As I’ve said, this post shouldn’t turn into an argument about psychoanalysis. Instead, I want to raise a point about form. Here’s Armstrong on Freud’s utility for her project:
Indeed, an argument can be made that Freud transformed the figures that I will use to distinguish various epochs in the history of the modern novel—excess, ambivalence, displacement, and repetition—into the tropes through which the unconscious expresses itself. Writing during the early twentieth century alongside the modernists, Freud set out to discover inside the individual many of the same turns of cultural thought that at once brought the individual into being and limited its existence in the interest of a community composed of similar subjects. (9)
While one could make this argument, one could also of course argue the reverse: That Armstrong argues from Freud’s tropes back into a history of the novel. It’s thus hardly surprising that Freud bears a familial resemblance to Victorian novelists. The invocation of Freud here, though, raises less a question about psychoanalysis than it does about genre: Are these tropes peculiar to the novel? Does, say, ambivalence or displacement play no role in Tennyson’s poetry? Doesn’t Browning’s fascination with excess help distinguish his monologues from Romantic lyrics?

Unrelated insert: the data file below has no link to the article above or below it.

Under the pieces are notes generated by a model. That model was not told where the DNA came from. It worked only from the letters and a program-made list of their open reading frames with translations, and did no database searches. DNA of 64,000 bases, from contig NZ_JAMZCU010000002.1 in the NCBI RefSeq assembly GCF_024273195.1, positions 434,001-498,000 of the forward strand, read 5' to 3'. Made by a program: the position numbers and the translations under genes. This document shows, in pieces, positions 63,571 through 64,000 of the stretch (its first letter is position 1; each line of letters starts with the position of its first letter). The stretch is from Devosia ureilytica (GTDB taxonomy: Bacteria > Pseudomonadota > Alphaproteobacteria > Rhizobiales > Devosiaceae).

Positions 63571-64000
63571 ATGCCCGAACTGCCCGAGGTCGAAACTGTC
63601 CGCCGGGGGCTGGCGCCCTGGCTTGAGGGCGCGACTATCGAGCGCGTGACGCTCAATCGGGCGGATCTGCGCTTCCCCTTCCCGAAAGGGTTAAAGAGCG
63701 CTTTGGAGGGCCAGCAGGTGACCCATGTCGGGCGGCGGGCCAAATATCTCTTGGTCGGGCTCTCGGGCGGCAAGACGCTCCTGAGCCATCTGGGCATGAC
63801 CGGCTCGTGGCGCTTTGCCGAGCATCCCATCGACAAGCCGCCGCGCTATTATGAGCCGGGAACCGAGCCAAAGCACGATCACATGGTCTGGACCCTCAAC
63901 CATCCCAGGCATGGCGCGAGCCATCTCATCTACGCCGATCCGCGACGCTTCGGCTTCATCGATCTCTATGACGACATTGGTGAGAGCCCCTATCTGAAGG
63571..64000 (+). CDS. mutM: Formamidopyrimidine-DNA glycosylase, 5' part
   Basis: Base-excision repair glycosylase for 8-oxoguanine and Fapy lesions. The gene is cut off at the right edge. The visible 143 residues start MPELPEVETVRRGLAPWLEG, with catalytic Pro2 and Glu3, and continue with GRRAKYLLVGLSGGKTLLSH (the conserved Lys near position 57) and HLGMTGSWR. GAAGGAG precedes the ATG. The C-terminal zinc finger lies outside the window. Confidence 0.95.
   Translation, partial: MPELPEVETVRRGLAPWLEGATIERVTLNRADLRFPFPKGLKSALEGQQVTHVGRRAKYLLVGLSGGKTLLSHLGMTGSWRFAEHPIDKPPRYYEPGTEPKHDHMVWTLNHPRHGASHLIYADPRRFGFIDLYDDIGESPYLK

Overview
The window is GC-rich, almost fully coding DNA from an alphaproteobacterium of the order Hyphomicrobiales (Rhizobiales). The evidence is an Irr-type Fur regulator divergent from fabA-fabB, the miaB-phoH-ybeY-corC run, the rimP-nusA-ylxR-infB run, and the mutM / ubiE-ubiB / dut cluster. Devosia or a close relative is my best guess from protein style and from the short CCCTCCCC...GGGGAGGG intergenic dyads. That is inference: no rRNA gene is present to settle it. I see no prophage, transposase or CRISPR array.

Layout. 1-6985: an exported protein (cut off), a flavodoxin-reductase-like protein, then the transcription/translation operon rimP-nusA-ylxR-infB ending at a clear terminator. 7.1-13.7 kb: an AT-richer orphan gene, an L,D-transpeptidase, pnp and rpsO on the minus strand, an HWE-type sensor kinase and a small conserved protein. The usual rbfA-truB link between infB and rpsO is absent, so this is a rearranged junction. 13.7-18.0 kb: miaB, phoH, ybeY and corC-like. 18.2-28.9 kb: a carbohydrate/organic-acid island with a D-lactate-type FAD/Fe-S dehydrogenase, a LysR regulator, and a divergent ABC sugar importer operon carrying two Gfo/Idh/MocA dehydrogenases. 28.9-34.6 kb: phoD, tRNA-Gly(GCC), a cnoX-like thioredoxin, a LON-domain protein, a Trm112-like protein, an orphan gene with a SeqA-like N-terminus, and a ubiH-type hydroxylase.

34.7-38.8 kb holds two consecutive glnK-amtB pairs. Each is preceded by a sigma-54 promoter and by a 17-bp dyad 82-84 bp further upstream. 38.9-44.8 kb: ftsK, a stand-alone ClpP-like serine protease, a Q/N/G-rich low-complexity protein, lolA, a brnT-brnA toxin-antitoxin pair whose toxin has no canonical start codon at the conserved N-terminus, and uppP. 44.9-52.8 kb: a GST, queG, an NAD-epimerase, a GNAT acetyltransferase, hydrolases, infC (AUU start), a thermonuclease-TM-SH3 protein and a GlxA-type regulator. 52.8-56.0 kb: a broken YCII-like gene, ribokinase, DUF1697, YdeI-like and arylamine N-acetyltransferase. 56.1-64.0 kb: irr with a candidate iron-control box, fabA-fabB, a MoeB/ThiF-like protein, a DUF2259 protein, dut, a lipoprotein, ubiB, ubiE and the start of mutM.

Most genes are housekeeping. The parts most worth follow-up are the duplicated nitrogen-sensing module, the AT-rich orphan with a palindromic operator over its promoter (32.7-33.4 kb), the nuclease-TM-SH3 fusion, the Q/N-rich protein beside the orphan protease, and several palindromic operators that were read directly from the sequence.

These questions have a couple of different implications. First, as Lawrence, Miriam, and John have all suggested, How Novels Think only lightly justifies its causal claims and contextual interests: Can we really say that the novel caused the modern individual to emerge, at least on the evidence offered in a single book? (And look: Armstrong’s pretty upfront about the speculative nature of these claims, noting that these essays emerged from a series of talks, and so they should be taken as mapping a field for future inquiry, not as providing definitive proof.)
Beyond this, though, is a question about whether psychoanalysis is really a species of narrative. (At this point I might as well acknowledge that I have elsewhere argued that psychoanalysis is mostly interested in narrative because narratives almost always go astray. For example, Freud once explained that he always begins by asking his analysands for a history of their symptoms because they cannot actually give him one.) Given the circular nature of Armstrong’s claims here—both novels and psychoanalysis are the cause and effect of one another—this presents a certain difficulty. It’s that difficulty that I’ll address in the finale.
Part II: Flogging Dead Horses
Nothing says “day 2” of a multi-day, multiple-author book review like repetition, so forgive me for returning to a passage at which Miriam and John have already balked:
Contrary to prevailing critical opinion, modern secular morality did not draw the extraordinary power it exercises to this day from any institutional religion, the Bible, or even a general sense of Judeo-Christian ethics. Its power, I believe, comes from and authorizes those works of fiction where morality appears to emanate from the very core of an individual, as that individual confronts and opposes socially inculcated systems of value. (27)